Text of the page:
Bitter end for sugar as investors line up for 2019 losses

SAO PAULO • Sugar is ending 2018 on a bitter note, with signs that a price collapse could get even worse next year.

Futures have slumped 17 per cent this year, a second straight annual loss, as booming global output sparked a supply glut.

One factor kept the rout from being even deeper: robust demand for ethanol in Brazil, the world's biggest sugar grower and exporter. But now, that backstop looks like it is going away.

Cane millers can turn crops into either sweetener or biofuel.

For much of this year, high petrol prices meant Brazilian processors favoured ethanol, helping to cap the sugar glut. The recent plunge for crude oil is signalling that trend is about to reverse.

Most drivers in Brazil own flex-fuel cars that can run on either petrol or ethanol.

Traditionally, consumers choose the alternative fuel when it is below 70 per cent of the price of petrol because it yields less energy per litre. Now that oil is tumbling, the outlook for traditional fuel consumption is improving, and ethanol prices are slumping as a result.

Next year, cane millers stand to make as much as 13 per cent more by turning the crop into sweetener instead of biofuel, according to Brazilian consultants FGA. That compares with a sugar discount of up to 30 per cent this year.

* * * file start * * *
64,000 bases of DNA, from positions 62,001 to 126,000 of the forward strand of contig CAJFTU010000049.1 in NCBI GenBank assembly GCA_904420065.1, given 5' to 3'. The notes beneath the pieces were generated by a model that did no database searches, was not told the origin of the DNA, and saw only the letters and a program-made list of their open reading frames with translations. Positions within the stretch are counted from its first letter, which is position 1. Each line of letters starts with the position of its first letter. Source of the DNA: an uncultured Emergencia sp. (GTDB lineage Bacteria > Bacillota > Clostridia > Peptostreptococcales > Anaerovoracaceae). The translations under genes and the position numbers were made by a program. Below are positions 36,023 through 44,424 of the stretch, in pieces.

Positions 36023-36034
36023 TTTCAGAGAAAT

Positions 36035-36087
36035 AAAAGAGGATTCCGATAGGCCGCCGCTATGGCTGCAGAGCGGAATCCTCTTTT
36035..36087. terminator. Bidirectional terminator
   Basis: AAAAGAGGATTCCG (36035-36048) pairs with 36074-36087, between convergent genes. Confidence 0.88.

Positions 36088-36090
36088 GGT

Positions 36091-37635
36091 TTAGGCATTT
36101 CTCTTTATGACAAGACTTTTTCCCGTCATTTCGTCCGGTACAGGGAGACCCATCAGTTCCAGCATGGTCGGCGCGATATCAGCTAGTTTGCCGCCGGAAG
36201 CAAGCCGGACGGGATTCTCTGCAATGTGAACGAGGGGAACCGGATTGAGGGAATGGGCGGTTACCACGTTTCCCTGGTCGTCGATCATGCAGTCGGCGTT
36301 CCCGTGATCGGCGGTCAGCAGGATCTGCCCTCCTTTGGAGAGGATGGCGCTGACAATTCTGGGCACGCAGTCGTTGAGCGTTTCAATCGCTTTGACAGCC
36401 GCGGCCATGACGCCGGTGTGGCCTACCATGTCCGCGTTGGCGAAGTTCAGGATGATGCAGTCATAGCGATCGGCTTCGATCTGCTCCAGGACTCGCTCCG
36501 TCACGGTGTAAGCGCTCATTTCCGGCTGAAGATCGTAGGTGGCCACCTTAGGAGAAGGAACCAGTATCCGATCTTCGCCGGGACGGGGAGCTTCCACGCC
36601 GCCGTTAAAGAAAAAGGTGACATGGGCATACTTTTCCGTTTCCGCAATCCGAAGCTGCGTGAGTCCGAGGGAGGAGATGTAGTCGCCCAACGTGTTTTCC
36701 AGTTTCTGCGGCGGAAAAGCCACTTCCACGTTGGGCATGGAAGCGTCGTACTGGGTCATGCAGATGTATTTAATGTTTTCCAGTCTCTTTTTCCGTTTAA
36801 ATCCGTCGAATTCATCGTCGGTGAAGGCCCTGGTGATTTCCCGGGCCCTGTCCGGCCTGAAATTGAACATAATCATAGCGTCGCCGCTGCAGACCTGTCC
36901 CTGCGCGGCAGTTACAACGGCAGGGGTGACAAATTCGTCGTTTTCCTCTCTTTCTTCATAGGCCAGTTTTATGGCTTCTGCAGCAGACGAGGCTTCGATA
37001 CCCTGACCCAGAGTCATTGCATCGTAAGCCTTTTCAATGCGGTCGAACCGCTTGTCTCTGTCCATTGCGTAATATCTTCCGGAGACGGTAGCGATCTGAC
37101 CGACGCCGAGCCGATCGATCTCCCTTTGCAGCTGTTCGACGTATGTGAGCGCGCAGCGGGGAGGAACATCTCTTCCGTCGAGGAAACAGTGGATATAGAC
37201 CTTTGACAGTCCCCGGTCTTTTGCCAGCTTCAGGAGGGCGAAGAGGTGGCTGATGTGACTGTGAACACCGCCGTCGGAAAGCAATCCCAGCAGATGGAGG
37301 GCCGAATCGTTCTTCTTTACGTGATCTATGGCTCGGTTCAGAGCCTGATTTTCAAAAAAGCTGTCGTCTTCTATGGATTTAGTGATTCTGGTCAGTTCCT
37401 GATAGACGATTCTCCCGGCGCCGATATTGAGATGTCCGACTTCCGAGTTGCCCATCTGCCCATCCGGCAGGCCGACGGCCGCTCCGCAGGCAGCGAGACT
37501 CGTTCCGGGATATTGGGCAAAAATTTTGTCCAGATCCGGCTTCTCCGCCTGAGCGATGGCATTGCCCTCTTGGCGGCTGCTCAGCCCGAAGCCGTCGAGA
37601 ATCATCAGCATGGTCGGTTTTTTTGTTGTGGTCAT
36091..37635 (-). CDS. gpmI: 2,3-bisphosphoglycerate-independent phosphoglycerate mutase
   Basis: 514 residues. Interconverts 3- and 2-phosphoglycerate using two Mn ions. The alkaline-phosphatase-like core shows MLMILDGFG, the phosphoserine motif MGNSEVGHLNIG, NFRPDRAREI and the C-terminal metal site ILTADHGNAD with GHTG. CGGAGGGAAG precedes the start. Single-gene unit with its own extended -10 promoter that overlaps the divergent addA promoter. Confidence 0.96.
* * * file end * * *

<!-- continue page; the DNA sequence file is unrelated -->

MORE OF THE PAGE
Estimates suggest prices will likely be attractive enough to spur millers to produce an additional two million tonnes of sugar in the 2019-2020 season that starts in April, said FGA partner Willian Hernandes.

Meanwhile, brokerage Marex Spectron sees the Centre-South producing 28.8 million tonnes next season, a jump of 2.3 million tonnes. The additional output could even hit 10 million tonnes.

The outlook for bigger Brazil production will likely continue sugar's slump from this year.

Futures touched a 10-year low of 9.91 US cents a pound in August amid the outlook for a record surplus supported by bumper crops from the European Union to Thailand.

The market saw a brief respite amid questions over the size of India's exports and as ethanol demand boomed in Brazil. Then oil started its decline, cutting the outlook for biofuel and dragging sugar down with it.

Questions still loom for sugar next year. Currency fluctuations could spark volatility as declines for Brazil's real make exporters keener to sell shipments that are priced in US dollars.

Sugar output in India, the second-biggest producer, could be hurt as yields in some areas are looking like they will shrink, according to an analyst at Marex Spectron in London.

Low sugar prices in the EU may trigger beet farmers to shift to more profitable wheat crops.


A version of this article appeared in the print edition of The Straits Times on December 18, 2018, with the headline 'Bitter end for sugar as investors line up for 2019 losses'. Print Edition | Subscribe